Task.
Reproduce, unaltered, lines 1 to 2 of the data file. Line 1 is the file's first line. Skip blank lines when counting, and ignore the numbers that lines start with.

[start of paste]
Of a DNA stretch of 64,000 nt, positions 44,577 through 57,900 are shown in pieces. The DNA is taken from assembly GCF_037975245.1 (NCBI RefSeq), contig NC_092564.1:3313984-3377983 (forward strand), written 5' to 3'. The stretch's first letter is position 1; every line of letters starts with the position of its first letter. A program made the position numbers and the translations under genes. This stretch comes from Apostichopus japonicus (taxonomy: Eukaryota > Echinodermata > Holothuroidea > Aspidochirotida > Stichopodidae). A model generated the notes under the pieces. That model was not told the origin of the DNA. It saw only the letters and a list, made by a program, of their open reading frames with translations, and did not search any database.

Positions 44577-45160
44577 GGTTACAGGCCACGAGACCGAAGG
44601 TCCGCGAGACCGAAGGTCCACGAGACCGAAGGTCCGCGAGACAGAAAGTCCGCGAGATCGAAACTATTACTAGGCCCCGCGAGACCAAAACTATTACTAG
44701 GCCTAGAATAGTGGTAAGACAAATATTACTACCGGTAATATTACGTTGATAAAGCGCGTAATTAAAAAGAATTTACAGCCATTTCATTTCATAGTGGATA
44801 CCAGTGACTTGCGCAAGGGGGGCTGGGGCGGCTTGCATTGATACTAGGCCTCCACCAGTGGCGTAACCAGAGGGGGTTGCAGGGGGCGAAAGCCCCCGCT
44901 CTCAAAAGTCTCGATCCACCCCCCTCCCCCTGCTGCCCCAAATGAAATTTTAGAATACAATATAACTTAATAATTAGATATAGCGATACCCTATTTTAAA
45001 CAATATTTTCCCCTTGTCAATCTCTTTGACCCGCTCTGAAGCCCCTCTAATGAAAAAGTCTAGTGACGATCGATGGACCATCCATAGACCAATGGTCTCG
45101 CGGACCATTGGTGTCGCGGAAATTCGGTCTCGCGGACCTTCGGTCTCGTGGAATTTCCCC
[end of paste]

Of a DNA stretch of 64,000 nt, positions 44,577 through 57,900 are shown in pieces. The DNA is taken from assembly GCF_037975245.1 (NCBI RefSeq), contig NC_092564.1:3313984-3377983 (forward strand), written 5' to 3'. The stretch's first letter is position 1; every line of letters starts with the position of its first letter. A program made the position numbers and the translations under genes. This stretch comes from Apostichopus japonicus (taxonomy: Eukaryota > Echinodermata > Holothuroidea > Aspidochirotida > Stichopodidae). A model generated the notes under the pieces. That model was not told the origin of the DNA. It saw only the letters and a list, made by a program, of their open reading frames with translations, and did not search any database.

Positions 44577-45160